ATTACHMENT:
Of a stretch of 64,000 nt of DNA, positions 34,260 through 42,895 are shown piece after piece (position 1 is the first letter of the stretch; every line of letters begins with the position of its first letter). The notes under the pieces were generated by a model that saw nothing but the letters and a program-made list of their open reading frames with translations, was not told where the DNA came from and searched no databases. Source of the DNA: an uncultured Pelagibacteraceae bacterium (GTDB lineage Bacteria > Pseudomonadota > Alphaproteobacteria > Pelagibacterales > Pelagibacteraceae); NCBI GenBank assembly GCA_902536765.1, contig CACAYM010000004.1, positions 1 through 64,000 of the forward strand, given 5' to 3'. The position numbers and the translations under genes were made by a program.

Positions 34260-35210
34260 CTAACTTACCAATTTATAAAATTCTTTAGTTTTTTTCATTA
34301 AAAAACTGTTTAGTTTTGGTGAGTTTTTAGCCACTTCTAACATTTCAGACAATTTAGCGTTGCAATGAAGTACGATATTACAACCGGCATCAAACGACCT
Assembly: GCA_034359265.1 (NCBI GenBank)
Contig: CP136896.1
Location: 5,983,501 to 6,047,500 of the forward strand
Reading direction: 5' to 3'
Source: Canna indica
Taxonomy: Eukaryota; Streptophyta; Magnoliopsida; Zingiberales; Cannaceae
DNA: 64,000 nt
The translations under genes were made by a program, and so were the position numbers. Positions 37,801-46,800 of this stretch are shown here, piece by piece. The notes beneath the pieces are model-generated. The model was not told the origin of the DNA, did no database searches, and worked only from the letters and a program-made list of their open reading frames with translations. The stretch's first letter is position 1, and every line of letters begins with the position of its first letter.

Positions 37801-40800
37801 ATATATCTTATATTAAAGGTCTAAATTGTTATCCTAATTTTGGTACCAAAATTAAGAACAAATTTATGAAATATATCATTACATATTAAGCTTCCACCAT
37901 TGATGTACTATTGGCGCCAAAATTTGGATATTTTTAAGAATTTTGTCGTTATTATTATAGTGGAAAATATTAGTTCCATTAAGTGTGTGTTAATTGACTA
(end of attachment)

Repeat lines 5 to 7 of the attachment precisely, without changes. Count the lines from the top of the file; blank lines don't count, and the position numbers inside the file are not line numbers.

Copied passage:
Assembly: GCA_034359265.1 (NCBI GenBank)
Contig: CP136896.1
Location: 5,983,501 to 6,047,500 of the forward strand